Why the once lean tick would get so engorged after sex has been a mystery. Does the female enjoy the human equivalent of a celebratory feast once it has accomplished the mating mission?
Not so much, according to one scientist. Lifestyle differences between the African tick, a species in a family of hard-bodied ticks called ioxids, and its blood-sucking counterparts could be partially to blame for the massive weight gain. The report is published in the Journal of Insect Physiology.
Reuben Kaufman of the University of Alberta in Canada compared the tick’s weight gain with that also found in mosquitoes , tsetse flies, bed bugs and kissing bugs, finding that none rivaled this tick’s “pound-packing” abilities.
The ioxids mate while feeding on their host, which includes mammals such as livestock and humans, and birds. "Most other insects mate before or after their brief blood meal—the two acts are totally separate, but not with these ticks,” Kaufman said.
And rather than a quickie, the African tick and other ioxids remain on the host for days to weeks during the mating cycle. While awaiting a mate, the virgin female will latch onto a host, slowly feeding on blood. The “dieting” rate of food intake ensures a svelte figure, which keeps the female tick below a critical weight necessary for laying eggs.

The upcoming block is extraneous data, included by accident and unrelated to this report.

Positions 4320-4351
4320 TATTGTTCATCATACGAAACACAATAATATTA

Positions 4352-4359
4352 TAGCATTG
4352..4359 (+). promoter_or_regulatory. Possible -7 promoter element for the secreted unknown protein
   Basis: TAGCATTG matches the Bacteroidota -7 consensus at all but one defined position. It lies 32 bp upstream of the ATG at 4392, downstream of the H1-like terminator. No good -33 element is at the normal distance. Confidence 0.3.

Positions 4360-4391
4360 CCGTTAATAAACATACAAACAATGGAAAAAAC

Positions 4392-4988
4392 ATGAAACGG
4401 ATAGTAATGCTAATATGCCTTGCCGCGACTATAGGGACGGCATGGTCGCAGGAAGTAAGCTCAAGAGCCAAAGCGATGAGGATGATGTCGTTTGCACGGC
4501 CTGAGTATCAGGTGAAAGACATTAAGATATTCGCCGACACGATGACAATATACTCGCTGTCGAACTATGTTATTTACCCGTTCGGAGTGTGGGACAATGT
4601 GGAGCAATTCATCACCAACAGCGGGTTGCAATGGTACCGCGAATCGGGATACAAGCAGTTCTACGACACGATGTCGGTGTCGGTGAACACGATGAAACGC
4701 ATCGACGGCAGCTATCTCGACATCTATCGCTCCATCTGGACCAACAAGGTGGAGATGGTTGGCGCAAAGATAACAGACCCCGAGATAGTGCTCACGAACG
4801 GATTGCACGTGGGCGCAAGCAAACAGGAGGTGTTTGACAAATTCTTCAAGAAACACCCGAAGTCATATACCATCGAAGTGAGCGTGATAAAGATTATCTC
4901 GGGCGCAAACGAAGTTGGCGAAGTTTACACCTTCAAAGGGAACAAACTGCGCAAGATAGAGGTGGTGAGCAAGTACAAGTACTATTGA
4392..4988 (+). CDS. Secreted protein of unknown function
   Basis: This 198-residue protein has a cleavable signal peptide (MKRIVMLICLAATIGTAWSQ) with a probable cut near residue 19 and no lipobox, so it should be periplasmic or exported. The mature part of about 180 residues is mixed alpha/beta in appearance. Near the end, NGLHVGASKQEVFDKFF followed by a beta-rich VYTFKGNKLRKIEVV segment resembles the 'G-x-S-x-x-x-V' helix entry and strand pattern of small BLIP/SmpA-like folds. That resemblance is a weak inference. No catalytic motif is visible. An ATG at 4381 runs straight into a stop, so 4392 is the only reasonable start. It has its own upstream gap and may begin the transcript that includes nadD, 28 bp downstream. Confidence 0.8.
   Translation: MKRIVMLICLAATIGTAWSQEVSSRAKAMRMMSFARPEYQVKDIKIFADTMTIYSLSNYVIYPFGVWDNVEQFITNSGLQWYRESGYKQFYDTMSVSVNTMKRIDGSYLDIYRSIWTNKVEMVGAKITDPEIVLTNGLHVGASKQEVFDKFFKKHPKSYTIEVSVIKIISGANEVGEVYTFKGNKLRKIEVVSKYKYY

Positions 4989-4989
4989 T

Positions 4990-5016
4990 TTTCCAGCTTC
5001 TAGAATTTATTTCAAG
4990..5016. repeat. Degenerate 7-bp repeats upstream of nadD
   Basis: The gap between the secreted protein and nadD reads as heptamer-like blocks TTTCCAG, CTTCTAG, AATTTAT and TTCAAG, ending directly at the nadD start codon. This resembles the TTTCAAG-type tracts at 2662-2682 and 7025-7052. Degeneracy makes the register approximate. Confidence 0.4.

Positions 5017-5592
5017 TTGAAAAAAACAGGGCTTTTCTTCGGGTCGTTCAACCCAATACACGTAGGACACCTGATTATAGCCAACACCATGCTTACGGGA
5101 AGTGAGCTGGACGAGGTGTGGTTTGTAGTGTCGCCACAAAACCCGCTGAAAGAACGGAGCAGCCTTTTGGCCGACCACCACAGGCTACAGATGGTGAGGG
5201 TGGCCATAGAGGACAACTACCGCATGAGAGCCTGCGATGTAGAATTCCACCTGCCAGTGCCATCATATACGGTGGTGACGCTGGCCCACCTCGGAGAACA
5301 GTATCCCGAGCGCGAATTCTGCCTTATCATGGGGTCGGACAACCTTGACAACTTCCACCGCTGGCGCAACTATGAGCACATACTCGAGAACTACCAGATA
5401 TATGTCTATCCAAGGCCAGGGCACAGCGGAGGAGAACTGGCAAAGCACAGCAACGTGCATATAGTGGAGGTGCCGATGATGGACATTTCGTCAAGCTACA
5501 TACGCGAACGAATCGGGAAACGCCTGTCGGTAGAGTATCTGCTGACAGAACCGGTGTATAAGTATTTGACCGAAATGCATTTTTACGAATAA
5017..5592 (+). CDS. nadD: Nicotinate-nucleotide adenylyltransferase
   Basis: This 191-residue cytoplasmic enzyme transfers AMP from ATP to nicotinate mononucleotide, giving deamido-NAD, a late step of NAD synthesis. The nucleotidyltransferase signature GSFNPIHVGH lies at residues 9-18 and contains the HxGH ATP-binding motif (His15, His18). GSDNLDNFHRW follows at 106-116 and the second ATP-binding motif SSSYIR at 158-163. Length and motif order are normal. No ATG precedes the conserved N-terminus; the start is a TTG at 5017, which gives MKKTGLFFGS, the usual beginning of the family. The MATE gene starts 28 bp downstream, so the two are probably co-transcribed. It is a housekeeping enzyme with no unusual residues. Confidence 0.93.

If the virgin, under-engorged female were to get brushed off the host it would have a chance to find another host—and a mate. That’s because once the ticks reach a critical weight, for some reason they won’t climb onto another host and reattach.
Kaufman suggests a few reasons to explain why the fatso females wouldn’t reattach, including the observation that when the ticks go beyond the critical weight their salivary glands, necessary for feeding, degenerate. If they can’t suck blood why find a host? No host equals no chance of finding a mate.
"A virgin is really at a dead end if she leaves the host above the critical weight because she won’t be able to reattach, and any eggs she lays will be infertile,” Kaufman told LiveScience.
In fact, the virgin tick rarely exceeds the critical weight necessary for laying eggs. “If she remains small she still has a chance to reattach itself to another host—hopefully infested with some feeding males—continuing feeding and potentially mate," Kaufman said.
The male tick also plays a role in the after-sex binge. Its seminal fluid contains two so-called engorgement factor proteins that signal the female not to finish engorging until reaching up to 1,000 milligrams.
Ioxid ticks transmit many infectious diseases to livestock and wild animals and are second only to mosquitoes in passing pathogens to humans. For these reasons, Kaufman hopes to continue this research to find an anti-tick vaccine. Preliminary experiments have suggested that normal, mated ticks can’t fully engorge when feeding, and in turn can’t produce viable eggs, on a host that has been immunized against the engorgement factor proteins. If this is the case, scientists could concoct an anti-tick vaccine that would block the tick’s reproduction and keep hosts safe from further infestation.